Valley farmers surveying crop damages from cold snap

By: Brenda Villa

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Valley farmers are still trying to figure out how many crops they lost to last week’s cold front.

In some cases, farmers Channel 5 News spoke with say they can see the damage.

“The products seem to fared pretty well all things considered,” Chief Operating Officer at Little Bear Produce James Bassetti said.

Four days ago, Bassetti and his team prepared to see widespread damage to their crops.

“We thought with the low temperatures and the high winds that were originally forecasted,” Bassetti said.

Bassetti’s company supplies herbs and other vegetables to retailers across the state.

Last week, they raced to cover their crops and harvest what they could before the cold weather rolled in.

“We have seen a little burned and discoloration in some of our commodities, a little bit of dehydration,” Bassetti said.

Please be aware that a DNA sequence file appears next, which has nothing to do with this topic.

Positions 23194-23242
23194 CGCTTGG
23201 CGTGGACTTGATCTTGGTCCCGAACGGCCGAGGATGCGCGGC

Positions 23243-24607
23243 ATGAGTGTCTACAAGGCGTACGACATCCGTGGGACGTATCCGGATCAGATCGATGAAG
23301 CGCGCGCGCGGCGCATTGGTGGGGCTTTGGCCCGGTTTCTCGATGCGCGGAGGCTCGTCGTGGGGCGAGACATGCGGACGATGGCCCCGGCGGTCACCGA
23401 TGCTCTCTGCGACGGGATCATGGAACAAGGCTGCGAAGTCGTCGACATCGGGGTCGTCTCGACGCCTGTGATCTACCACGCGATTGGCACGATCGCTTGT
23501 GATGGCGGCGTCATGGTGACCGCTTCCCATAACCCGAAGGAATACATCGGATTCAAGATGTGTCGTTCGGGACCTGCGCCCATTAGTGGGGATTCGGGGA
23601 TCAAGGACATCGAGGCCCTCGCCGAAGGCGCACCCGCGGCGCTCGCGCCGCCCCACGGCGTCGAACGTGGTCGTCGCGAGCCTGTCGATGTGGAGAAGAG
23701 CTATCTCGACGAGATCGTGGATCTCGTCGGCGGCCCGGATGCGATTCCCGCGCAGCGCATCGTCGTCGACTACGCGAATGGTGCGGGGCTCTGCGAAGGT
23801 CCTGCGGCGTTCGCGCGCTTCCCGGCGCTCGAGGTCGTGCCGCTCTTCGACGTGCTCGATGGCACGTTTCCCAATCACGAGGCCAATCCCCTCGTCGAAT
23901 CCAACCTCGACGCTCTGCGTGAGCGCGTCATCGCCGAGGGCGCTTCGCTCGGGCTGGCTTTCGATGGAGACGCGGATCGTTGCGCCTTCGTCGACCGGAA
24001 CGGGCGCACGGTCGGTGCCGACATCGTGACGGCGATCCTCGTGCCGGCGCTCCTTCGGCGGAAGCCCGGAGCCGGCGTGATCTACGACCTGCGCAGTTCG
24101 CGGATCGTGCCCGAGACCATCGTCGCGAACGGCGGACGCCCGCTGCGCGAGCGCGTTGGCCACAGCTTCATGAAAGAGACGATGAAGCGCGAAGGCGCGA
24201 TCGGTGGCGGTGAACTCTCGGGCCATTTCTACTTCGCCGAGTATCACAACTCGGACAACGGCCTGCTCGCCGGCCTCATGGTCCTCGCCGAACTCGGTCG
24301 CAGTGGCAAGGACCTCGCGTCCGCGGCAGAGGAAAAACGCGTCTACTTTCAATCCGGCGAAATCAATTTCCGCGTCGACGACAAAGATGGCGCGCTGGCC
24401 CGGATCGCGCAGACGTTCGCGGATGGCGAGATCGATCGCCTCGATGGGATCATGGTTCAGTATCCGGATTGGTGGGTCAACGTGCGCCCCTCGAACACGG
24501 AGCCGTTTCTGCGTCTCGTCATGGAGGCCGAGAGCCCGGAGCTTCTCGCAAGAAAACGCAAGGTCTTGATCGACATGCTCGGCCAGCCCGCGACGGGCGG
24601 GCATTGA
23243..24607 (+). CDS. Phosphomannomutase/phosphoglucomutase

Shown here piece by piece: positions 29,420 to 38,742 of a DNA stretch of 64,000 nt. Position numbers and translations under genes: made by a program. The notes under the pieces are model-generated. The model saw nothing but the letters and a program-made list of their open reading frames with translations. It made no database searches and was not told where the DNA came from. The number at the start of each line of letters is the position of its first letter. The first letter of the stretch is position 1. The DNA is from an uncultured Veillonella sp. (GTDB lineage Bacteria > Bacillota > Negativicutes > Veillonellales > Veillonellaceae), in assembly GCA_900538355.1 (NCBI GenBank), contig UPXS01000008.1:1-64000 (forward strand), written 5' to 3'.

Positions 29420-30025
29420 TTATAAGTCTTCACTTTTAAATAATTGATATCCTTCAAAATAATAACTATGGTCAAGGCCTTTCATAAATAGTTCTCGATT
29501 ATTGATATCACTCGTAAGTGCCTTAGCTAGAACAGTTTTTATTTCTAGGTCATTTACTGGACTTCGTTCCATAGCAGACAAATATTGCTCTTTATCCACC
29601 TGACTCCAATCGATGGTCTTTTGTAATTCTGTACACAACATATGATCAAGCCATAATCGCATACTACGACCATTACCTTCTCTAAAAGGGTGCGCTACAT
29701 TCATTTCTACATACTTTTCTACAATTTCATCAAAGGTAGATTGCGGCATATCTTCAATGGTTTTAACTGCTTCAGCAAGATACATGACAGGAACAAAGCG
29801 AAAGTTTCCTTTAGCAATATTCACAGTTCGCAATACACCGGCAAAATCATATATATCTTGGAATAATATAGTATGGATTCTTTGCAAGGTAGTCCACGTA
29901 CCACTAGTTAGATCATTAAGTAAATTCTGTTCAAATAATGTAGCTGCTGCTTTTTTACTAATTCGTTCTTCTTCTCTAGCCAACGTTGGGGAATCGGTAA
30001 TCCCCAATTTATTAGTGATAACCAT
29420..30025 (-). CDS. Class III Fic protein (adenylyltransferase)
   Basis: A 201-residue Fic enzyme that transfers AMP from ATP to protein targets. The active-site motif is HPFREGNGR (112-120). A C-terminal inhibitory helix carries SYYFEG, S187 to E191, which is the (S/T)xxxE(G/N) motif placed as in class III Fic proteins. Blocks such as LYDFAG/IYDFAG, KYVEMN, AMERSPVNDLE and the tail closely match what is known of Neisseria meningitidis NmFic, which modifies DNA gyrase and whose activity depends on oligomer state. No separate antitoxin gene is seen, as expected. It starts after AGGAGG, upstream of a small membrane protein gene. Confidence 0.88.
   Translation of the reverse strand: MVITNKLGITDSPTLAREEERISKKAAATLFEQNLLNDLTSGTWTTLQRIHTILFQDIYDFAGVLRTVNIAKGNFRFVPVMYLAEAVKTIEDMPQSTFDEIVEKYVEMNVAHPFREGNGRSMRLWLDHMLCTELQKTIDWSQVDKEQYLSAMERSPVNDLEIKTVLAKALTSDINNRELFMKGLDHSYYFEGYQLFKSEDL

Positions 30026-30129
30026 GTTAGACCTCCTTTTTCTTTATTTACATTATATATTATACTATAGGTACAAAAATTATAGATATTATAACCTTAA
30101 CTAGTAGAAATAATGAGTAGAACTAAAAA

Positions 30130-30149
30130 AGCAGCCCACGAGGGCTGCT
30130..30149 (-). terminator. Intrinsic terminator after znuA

Bassetti says the cold came early this season, something they usually expect in January or February.

While they are still checking in damages, Bassetti says it won’t be as bad as what they saw in 2021.

“Back in 2021 it took us out for six weeks of production, so right now as it stands right now, we’ll be able to get back into harvesting you know today and tomorrow,” Bassetti said.

Bassetti says that even though it is early on, it looks like most of the crops will do okay.

“We’ll do our best to clean the product of any residual damage from the freeze, and hopefully we’ll have a good season,” Bassetti said.


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